When you launch a new website for a new business or a startup you might have a lot of questions, and it can be overwhelming when you’re getting involved with social media.

There is so much information out there, some good, some bad and some just downright stupid; it’s often hard to determine what will actually work for you.  It’s important to do your own research and speak to the experts that can give you accurate and proven strategies to launch your social media campaign.

I want to share my own case study: how I help re-launch the website with educational content called MyCareerTools. Their offering includes 3 “products”: online classes, practise tests and Second Chance Challenge. Even though the “products” are similar we decided to focus first on the promotion of only one product of MyCareerTools: Online classes for the GED test, these classes have a huge potential as they cover 4 topics popular between HS students and also TOEFL exam candidates.

Here is why. If we potential students will learn about these free classes they will be hooked and will come back often.  With this in mind, we took the following steps to prepare the campaign. We also agreed that the next product will be the “Second Chance Challenge”

The 1st step with any marketing/social media campaign is research.  You need to speak to your target audience and ask them a whole host of questions to find out their interests, motivations, aspirations and hopes.  You can then leverage this knowledge and incorporate it into your marketing.

Find out where they hang out online, how much time they spend on social media, what blogs they read etc.  This will really help determine what social networks to best focus your efforts on.

The 2nd step is to create a plan.  You’ve heard the saying, “If you fail to plan, you are planning to fail.”  Well, the same applies to your social media.  You need to think about what social networks you’re launching on, how you’re going to launch – are you running a competition or giveaway, who’s going to help spread the word etc.

There’s a lot that needs to be considered.

The 3rd step is to implement. In this stage, you will have everything in place – all your content, social media profiles, branding etc.  Now you will have to make sure you follow through with all the plans you made and consistently manage your activity daily. Collecting e-mail addresses should be one of your top priorities so you can drip market to them on an ongoing basis.  Create some free content that you can offer in exchange for their e-mail address.


Businesses are struggling with how to evaluate their social media campaigns to determine whether all the work they are putting in has actually had a beneficial effect and achieved the goals set out in their strategy

Evaluate your campaign every 6-12 months to keep on top of your progress.

If you haven’t had a chance to read the previous 1-5 steps, please find the links below:

Your social media return on investment will relate to your goals.  If you set out to drive traffic to your website to generate sales, this is easily measurable and we can determine your ROI based on your profit vs marketing cost.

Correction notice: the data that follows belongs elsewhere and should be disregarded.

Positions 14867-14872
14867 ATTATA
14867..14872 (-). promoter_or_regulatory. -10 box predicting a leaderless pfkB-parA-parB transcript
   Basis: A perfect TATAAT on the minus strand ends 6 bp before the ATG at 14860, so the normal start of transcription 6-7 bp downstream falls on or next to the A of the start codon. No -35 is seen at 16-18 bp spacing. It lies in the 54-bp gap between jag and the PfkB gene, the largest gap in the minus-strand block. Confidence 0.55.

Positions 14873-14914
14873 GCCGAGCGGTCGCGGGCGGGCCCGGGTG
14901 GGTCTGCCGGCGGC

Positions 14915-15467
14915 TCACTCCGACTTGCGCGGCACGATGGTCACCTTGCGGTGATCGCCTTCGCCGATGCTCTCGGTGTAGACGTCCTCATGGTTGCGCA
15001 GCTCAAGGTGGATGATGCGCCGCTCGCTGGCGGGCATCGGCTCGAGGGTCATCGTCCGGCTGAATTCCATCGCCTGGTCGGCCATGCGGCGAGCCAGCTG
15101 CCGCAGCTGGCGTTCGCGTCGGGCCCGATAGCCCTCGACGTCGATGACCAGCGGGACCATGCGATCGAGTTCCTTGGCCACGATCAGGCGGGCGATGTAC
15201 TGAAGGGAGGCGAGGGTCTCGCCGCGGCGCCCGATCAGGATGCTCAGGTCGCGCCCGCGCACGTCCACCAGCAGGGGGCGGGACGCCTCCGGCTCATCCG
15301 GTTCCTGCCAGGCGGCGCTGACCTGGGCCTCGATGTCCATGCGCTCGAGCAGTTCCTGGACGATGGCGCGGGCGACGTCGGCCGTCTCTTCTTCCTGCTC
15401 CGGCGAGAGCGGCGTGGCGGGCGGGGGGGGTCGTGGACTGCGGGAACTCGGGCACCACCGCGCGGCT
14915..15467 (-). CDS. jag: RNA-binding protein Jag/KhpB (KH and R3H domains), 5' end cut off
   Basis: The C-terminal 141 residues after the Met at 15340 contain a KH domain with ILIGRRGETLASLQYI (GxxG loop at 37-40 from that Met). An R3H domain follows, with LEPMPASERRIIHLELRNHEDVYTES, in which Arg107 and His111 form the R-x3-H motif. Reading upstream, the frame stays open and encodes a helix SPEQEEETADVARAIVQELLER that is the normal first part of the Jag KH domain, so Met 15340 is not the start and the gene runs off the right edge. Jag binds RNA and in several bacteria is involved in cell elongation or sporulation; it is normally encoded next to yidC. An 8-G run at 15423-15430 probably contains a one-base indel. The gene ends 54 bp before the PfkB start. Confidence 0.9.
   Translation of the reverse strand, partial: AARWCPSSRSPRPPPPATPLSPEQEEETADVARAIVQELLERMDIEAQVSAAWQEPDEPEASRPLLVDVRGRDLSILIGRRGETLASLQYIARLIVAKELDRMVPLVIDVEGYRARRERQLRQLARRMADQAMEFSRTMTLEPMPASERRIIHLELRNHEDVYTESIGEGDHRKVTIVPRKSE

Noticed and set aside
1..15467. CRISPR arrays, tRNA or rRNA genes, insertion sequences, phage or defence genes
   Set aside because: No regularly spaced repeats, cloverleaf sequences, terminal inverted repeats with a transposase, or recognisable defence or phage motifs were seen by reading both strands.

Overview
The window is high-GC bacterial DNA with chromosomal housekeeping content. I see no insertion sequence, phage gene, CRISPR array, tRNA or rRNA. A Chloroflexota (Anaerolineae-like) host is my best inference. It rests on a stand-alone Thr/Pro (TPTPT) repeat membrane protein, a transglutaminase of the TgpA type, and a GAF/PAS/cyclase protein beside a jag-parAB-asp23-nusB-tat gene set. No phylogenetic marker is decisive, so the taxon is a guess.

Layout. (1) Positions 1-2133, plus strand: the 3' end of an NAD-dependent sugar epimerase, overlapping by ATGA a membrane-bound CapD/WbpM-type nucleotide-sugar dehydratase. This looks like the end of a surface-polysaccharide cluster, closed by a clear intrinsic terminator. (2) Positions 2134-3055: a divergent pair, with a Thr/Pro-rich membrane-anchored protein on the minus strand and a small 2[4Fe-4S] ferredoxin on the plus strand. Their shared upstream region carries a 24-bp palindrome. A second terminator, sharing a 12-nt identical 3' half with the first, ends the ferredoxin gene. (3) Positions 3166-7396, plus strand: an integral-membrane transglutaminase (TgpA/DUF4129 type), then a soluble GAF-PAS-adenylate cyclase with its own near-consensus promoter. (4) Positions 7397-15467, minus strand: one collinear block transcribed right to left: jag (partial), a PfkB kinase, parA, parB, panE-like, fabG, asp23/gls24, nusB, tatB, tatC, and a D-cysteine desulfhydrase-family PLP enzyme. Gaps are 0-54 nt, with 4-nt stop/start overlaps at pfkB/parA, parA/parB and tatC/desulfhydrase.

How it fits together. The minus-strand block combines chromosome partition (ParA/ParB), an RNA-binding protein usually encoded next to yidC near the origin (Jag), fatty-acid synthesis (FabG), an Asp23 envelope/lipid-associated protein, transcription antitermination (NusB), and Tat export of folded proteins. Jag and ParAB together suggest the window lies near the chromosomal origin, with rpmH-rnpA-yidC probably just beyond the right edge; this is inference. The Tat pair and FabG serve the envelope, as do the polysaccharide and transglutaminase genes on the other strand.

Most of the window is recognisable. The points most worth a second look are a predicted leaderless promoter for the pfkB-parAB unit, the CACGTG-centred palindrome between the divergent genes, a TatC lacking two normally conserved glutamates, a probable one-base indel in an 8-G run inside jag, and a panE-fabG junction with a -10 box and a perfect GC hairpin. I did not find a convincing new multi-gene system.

If you were looking at increasing conversation and sentiment around your brand, we can look at certain metrics such as reach, people talking about, RT’s and @mentions but it’s much harder to pinpoint a numerical figure for ROI.  We can look at sales before and after the campaign but other marketing and advertising could affect the numbers.  The only sure-fire way of finding out if your audience would be more inclined to make a purchase or perceive your brand differently would be to send a questionnaire out to customers and others in your target market, before and after your campaign.

Please remember to generate social media ROI careful planning, resources and time are needed; don’t give up if you aren’t seeing results after just one month!

When developing your social strategy, constant optimization will help you find out what is and what isn’t working daily.  But looking at your campaign as a whole, you need to assess other areas of your marketing that affect your social media.   Below are areas that will need attention:

E-mail marketing – Track all click from your e-mail campaign to find out the click-through rate for your social links.  Then test placing your links in different positions in your e-mail to see if you can increase your CTR.  Also, you will find including a strong call-to-action to like your fan page or follow you on Twitter will have an effect on your CTR.

Website/Blog – Ensure all social icons are visible above the fold and to draw extra attention, add a call to action next to them.  Social sharing is a great way to expand the reach of your content so if you’re on WordPress there are tons of great plug-ins to choose from.  This is my favourite from my blog – Get Social.

Offline Advertising – If you place ads in a print publication the same rules apply.  Make your social icons visible and include a relevant call to action to introduce your readers into your online environment.

Online Advertising – Again, the same applies.  Use a strong call-to-action to inspire users to take the next step in your sales cycle.

To really achieve a plausible social ROI you need to apply a social media strategy over an extended period of time, usually at least 6-12 months before you can really start accumulating some interesting data and seeing a good return.

Your audience needs to know, like and trusts you before they part with their cash.  This sometimes is a long process of education, gathering opinion and audience interaction.  They value your audience and they will value you.

About Post Author